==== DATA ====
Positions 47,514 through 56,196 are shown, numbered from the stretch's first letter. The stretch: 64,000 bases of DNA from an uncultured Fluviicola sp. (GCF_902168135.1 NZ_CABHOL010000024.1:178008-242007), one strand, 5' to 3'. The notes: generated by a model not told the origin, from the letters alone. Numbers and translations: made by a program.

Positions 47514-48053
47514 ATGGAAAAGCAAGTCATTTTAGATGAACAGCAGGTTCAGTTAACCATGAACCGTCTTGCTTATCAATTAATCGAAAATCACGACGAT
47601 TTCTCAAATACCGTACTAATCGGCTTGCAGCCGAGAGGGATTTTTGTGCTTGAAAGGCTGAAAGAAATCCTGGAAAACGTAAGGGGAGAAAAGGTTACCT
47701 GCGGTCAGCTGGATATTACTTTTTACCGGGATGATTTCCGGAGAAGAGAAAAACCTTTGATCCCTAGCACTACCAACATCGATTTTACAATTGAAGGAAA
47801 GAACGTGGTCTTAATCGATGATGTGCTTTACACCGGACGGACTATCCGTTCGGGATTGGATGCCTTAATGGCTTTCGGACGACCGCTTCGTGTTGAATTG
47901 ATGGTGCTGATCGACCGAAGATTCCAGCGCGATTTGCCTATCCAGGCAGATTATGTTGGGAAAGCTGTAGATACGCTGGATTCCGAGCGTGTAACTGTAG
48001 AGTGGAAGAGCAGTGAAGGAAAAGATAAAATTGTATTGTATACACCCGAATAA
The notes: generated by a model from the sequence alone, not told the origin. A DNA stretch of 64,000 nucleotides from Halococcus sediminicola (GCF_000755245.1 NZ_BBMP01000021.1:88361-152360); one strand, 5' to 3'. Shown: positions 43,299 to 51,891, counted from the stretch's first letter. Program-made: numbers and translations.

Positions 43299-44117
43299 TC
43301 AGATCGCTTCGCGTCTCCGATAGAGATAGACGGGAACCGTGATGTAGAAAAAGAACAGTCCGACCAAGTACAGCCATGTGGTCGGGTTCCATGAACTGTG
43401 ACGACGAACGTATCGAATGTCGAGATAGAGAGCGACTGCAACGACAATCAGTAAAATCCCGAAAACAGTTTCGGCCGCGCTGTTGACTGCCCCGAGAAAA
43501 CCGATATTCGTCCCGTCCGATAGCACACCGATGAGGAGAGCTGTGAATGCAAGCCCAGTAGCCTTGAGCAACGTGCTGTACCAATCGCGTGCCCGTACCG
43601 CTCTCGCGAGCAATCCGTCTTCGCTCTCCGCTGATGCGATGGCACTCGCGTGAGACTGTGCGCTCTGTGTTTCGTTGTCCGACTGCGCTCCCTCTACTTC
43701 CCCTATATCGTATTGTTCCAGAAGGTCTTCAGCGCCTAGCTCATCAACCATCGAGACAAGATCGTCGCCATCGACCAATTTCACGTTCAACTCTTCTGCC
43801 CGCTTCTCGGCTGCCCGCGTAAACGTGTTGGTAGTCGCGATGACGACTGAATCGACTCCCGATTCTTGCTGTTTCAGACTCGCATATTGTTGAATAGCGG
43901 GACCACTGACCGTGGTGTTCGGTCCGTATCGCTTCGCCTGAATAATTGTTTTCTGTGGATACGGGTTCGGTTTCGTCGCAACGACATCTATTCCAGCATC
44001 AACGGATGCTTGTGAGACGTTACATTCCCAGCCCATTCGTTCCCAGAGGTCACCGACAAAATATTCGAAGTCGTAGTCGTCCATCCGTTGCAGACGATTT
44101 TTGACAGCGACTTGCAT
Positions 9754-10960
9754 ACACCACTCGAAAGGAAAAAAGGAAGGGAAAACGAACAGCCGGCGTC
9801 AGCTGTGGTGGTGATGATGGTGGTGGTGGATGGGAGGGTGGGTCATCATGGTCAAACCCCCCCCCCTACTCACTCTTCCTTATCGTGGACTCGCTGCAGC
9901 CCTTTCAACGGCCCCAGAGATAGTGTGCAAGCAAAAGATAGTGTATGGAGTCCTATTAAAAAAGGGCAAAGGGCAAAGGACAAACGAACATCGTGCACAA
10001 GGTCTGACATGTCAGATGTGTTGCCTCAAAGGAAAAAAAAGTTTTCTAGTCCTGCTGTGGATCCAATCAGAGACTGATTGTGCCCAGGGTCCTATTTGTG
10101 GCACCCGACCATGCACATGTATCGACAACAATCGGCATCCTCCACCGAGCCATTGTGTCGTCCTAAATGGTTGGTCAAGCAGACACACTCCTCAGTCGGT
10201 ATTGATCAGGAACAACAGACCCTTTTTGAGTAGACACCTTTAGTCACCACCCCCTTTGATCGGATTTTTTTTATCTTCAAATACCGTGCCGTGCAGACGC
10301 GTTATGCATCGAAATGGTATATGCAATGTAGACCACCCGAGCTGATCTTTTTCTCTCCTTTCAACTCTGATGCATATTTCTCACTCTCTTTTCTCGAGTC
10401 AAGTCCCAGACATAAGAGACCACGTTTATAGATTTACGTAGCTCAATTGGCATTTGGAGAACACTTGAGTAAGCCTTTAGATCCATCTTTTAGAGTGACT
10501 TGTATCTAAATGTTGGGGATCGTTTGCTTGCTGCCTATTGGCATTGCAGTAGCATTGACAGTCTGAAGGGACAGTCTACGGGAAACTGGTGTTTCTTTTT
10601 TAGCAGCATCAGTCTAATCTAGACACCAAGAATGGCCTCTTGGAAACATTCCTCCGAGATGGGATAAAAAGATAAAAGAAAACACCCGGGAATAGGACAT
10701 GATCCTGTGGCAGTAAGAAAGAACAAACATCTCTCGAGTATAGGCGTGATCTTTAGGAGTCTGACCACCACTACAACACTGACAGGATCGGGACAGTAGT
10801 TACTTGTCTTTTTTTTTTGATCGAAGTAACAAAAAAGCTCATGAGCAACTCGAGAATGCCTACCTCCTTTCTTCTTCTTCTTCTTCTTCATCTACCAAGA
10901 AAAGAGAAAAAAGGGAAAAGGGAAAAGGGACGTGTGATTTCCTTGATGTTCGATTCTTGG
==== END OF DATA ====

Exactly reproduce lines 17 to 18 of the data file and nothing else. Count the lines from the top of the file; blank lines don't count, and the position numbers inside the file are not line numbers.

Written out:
43801 CGCTTCTCGGCTGCCCGCGTAAACGTGTTGGTAGTCGCGATGACGACTGAATCGACTCCCGATTCTTGCTGTTTCAGACTCGCATATTGTTGAATAGCGG
43901 GACCACTGACCGTGGTGTTCGGTCCGTATCGCTTCGCCTGAATAATTGTTTTCTGTGGATACGGGTTCGGTTTCGTCGCAACGACATCTATTCCAGCATC